New Dimensions in Tablet Imaging - Pharmaceutical Technology

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New Dimensions in Tablet Imaging
Chemical imaging of solid dosage forms has become a powerful analytical tool for the development of solid dosage forms.


Pharmaceutical Technology
Volume 3, Issue 32

Chemical imaging using NIR spectroscopy can obtain data from rounded surfaces, powders, granules, beads, and intact capsules. "With NIR spectroscopy, we can look at beads in a capsule without having to take a capsule apart, it would be very difficult to do that with the mid-IR or Raman," explains Linda Kidder.

"NIR, mid-IR, and Raman can tell formulators whether an API is co-localizing with a particular excipient," adds Kidder. "[Formulators can determine] whether the API has a tendency to associate or aggregate with a particular excipient, which may be affecting the tablet's dissolution properties. You can't get that [information] with HPLC and you can't get it with single-point spectroscopy. That is absolutely unique to imaging."


Figure 2: An RGB (red/green/blue) composite generated from a Raman Chemical Image of a controlled release system. The image was taken on a "Falcon II Raman chemical imaging system (ChemImage). The green and red areas of the image indicate chemically different layers (or coatings) on a bead (indicated by in blue). The goal of the project was to study the uniformity of thickness of multiple controlled-release coatings. This image clearly indicates that the coatings are not uniform in thickness across the bead's surface.
Another common application of NIR, mid-IR, and Raman imaging is mapping thicknesses of coatings and (for Raman) of pigments (see Figure 2). This analysis can be performed two ways. First, imaging can be a primary technique; that is, no correlation with other data is necessary. The tablet is cut in half and the cross section is imaged. The coating is seen as a series of pixels and pixel size variation relates to coating thickness. "We can generate an image through the use of color and show where the thin spots on the tablet are. Because it's imaging, you can actually tell that the coating is 100 μm. And by looking at hundreds of locations, you can obtain a statistical representation of the coating distribution—the mean value—and a standard deviation in that value," explains Kidder.

It is also possible to collect data from the surface of a tablet without first taking a cross section. A tablet is placed on its bottom or its top, and the analyst looks down on the surface. The variation in intensity of the vibrational band associated with the coating across the surface of the tablet provides a statistical variation of the coating thickness. This is a secondary analytical technique, and therefore obtaining absolute (rather than relative) values of the coating thickness requires a correlation with real distance measurements.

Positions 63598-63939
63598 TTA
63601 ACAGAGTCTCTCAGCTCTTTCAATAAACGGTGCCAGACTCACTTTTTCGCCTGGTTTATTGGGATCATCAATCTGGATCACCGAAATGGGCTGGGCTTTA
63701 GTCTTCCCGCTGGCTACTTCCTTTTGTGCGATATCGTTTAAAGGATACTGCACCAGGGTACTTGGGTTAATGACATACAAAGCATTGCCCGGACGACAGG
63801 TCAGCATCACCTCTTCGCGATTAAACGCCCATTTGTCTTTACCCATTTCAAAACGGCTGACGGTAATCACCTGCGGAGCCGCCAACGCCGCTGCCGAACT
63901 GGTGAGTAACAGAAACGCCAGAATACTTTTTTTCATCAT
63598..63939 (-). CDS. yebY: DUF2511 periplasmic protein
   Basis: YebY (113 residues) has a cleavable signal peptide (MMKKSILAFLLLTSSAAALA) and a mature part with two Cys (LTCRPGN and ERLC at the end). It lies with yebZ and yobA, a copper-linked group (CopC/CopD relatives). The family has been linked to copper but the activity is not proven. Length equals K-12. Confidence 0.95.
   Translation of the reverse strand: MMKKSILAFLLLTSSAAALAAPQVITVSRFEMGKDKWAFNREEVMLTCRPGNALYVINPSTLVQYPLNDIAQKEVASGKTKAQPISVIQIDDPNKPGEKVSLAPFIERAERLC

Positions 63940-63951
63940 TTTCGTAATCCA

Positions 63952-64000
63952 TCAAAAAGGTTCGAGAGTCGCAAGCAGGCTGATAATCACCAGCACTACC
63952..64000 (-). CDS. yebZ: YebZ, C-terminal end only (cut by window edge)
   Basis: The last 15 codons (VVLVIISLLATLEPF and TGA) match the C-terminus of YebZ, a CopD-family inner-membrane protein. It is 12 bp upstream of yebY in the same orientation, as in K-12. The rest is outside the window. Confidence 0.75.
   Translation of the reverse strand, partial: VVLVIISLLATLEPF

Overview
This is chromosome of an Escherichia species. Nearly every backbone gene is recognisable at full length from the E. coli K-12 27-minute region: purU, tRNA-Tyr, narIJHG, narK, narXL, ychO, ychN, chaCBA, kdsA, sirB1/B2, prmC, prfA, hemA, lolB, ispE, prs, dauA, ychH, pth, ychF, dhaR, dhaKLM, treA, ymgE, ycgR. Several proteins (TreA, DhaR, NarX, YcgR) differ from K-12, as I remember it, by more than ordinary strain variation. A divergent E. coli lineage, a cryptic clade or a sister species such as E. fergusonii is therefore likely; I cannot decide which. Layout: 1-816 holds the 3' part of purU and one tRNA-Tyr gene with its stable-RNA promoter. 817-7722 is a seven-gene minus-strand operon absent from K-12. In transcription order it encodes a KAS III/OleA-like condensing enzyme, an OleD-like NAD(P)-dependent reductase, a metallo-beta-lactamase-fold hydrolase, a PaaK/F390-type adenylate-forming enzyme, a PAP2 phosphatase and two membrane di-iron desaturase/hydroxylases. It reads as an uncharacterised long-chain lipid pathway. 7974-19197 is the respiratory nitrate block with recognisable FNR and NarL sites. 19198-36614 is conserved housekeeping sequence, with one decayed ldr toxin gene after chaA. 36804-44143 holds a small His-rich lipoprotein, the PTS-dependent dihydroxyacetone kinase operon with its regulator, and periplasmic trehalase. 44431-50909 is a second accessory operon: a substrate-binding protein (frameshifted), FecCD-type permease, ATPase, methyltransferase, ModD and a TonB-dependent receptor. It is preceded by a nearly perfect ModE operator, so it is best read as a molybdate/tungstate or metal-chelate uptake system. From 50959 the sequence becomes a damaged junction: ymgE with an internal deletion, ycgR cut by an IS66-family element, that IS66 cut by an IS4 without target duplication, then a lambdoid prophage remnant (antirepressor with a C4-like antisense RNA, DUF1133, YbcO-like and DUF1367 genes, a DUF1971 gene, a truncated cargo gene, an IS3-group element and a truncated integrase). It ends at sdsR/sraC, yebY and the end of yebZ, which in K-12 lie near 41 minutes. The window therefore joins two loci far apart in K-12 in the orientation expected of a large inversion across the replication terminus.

Tools

For NIR techniques, there has been some confusion between the terms "chemical imaging" and "mapping" because both provide an image and generate the same data. The difference is in how an image is produced and data are collected. "Chemical imaging uses a two-dimensional detector, so you are taking pictures, whereas mapping or 'fast mapping' uses either linear arrays or collects a line of spectra at one time to build up an image while the sample is moving on a stage," explains Kidder. In chemical imaging, the sample does not move—a picture is taken over a series of wavelengths—whereas mapping uses an interferometer, which is based on a moving mirror. This differentiation is also found in both Raman and mid-IR, where both mapping and imaging are used.


Figure 3: NIR chemical image reveals granule distribution in tablet (wavelength = 2060 nm) IMAGE COURTESY OF MALVERN INSTRUMENTS INC.
Because NIR mapping is based on an interferometer, sample surfaces must be very flat to collect good data. In contrast, "the depth of focus for NIR chemical imaging is very forgiving," says Kidder. "We can look at rounded sample and get reasonably good data from the whole sample" (see Figure 3). In addition, Malvern has developed an NIR-based imaging system that has no moving parts. As a stable system, it can move from an R&D setting into QA/QC setting or manufacturing setting and collect data. Mapping systems based on an interferometer have moving sample stages and the instrument stability and therefore spectral quality may be compromised by the vibrations found in a manufacturing or QA/QC environment.


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